Sunday, 10 June 2012

On embryos and difficult choices

Here's a thought:

You want a baby.  You really want a baby. You've been trying for years. You've had all the invasive tests, answered all the personal questions, bought all the ovulation kits, thermometers and folic acid.  But it's not happening.  In fact the doctors tell you it probably won't happen, not on its own.

The NHS offers you one chance at IVF.  They will pay.  You know you can't afford to go it alone so this is your one chance.  Or you've had your NHS chance and it didn't work, and you have scrimped and saved, and this is your one private chance.  Or you've had four or five goes and the doctors have told you that this is the last attempt.

And in a petri dish (not a test tube) sperm meets egg, and embryos are formed.  And there are lots of lovely healthy ones.  Six, or eight, or ten.  Each one a potential child.

So how many do you put back in?

Obviously you don't want to be octomom, and they wouldn't let you in this country anyway.  But you really, really, want a baby, and you know that the more embryos you put back, the more chance you have of having that baby.

But more embryos also means more likelihood of mulitple births, and you also know that any multiple pregnancy is higher risk. You know that it might mean birth defects, or prematurity, sometimes extreme prematurity, or behavioural difficulties, or, even if everything else is alright, two (or three, or four) tiny babies screaming at you at hourly intervals through the night, or two (or three, or four) teenagers slamming doors and throwing crockery across the room.

A childhood friend and his wife recently went through IVF. They had two embryos put back. One split.  They had triplets at 24 weeks.  Two are still alive, but struggling.  We are optimistic, but there are many hurdles to overcome, and the likelihood is that one, or both, may have ongoing health issues.

So how many do you put back in?

I don't know.  I've never had to make that call, and am very grateful, on many levels, for that fact.

But NICE, the National Institute for Health and Clinical Excellence is contemplating reducing the number of embryos that can be transferred in order to reduce the number of multiple births, to protect the health of both mothers and babies.  They have published a consultation document, and are asking stakeholders to comment.  TAMBA, the Twins and Multiple Births Association, has, in turn, asked its members, of which I am one, for their thoughts.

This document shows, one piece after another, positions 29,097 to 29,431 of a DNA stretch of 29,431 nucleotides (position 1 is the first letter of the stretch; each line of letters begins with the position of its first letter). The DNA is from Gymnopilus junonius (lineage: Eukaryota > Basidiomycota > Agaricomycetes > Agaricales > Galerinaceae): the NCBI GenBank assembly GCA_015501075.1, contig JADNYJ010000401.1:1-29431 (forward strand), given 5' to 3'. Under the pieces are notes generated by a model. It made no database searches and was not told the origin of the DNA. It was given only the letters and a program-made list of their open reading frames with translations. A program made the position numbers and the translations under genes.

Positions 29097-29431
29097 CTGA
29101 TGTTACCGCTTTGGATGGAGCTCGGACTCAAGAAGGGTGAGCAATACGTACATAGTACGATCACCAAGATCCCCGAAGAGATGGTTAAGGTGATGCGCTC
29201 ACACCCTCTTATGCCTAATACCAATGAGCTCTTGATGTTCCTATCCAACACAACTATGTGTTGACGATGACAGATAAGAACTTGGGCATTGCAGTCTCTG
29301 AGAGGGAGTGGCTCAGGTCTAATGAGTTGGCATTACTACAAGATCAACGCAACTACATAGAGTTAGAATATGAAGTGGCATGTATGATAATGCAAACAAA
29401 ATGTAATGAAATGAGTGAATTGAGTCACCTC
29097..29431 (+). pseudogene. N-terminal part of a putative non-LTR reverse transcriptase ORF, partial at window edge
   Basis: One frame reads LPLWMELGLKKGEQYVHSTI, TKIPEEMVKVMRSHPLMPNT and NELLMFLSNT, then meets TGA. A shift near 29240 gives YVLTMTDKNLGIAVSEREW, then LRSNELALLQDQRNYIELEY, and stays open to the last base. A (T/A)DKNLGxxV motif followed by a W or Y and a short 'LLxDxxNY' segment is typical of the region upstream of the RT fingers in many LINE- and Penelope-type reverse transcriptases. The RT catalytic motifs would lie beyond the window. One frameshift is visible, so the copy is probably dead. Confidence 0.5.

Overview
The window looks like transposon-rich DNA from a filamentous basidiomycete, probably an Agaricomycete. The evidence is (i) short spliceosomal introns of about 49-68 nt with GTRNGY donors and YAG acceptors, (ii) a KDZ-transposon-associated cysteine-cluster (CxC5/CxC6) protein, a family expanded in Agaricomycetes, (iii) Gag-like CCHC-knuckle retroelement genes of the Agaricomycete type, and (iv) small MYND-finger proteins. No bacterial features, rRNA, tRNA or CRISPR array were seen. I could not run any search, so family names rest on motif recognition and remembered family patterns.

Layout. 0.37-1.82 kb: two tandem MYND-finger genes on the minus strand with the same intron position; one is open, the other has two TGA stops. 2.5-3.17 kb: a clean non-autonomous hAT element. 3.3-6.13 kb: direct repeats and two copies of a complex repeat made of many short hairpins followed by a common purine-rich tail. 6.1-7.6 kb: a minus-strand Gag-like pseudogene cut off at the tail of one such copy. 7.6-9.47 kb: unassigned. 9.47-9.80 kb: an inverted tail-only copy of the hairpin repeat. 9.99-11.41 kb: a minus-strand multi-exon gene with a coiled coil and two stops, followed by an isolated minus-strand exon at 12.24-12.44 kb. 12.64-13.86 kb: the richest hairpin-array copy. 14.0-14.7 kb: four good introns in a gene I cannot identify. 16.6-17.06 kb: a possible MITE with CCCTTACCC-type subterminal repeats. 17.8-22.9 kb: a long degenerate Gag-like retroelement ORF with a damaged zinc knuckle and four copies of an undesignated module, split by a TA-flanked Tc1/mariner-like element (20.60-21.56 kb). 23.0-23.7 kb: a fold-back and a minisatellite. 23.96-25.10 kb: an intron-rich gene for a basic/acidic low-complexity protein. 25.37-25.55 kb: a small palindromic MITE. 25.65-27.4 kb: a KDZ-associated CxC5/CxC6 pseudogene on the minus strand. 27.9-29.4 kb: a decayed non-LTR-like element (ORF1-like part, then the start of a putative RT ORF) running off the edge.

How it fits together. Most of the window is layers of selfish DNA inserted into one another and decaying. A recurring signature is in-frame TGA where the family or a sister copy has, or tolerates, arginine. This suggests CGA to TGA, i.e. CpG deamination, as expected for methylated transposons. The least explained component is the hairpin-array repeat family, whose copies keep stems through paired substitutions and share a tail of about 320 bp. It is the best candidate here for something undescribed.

I adore my twins. I wouldn't be without them.  But they were healthy, and my pregnancy was healthy, and I had no element of choice about conceiving them anyway.

But if I had, how many would I have put back in?  I don't know. And I don't envy the people who have to decide.


  1. You put back the worse case scenario that you can live with. You put back the ten year rule of will we look back and regret it if..? You put back what if? The HFEA and all their advisory panels wasn't in my heart or marriage when I lay with my legs in stirrups and played Hardened Negotiator with an embryologist; they hadn't sat in an IVF waiting room made of ashes and played a ticker loop endlessly in their head of 'we might never be parents, we might never be parents...'.

    There are no guarantees with IVF. We could have put one embryo back and that cycle could have failed and every one after it. Or we could maximise our chances, put two embryos back and have one baby, or two (or three). And with that multiple pregnancy would come an increased risk of complications in pregnancy and birth. We didn't put two embryos back because we were chasing twins or, in Daily Mail speak, an instant family. We put two embryos back because we wanted to have a baby and that shortened the statistics and odds that we had learned to have little faith in.

    IVF is so often the whipping boy for NHS woes. Punish these selfish sub fertiles who've screwed up their innards and now want a free ride to parenthood as if it's their RIGHT. Yes, multiple pregnancies are less stable and more can go wrong. NICU's country-wide are filled with very sick premature twins and triplets. But a proportion of these mutiples will have been spontaneously conceived (1:4 IVF pregnancies are multiple - that's around 3000 of the 12,000 or so IVF babies born every year. So more IVF babies are singletons than multiples) especially when you consider that identical/monochorionic pregnancies, which occur spontaneously and are not down to two embryos being put back, are the 'riskiest' of mutiple pregnancies.

    I say give people their best shot at parenthood. By all means inform them of the risks of multiple parenthood and birth but allow them the choice that feels right for them.

    My twins were five weeks early but, feeble feeding aside, healthy and robust. It was my full term, singleton healthy baby that showed me in the inside of NICU. There are no guarantees.

  2. Thank you for such a long and well-put comment.

    I hesitated before posting this, because obviously I've never had to make that call and I didn't want to impose upon the feelings of those who had, or insult or belittle them in any way, so thank you too, for putting the view of someone who has so articulately, when I couldn't have done so.

    Very good point too that the highest risk multiple pregnancies as those which are, generally, spontaneously conceived (although of course monochorionic twins do occur with IVF too - much to the surprise of all those who ask "are they identical", with another question in mind...)

    But in good news, one of the triplets I mentioned is going home this weekend, and the other one is growing strongly. We continue to have our fingers crossed.


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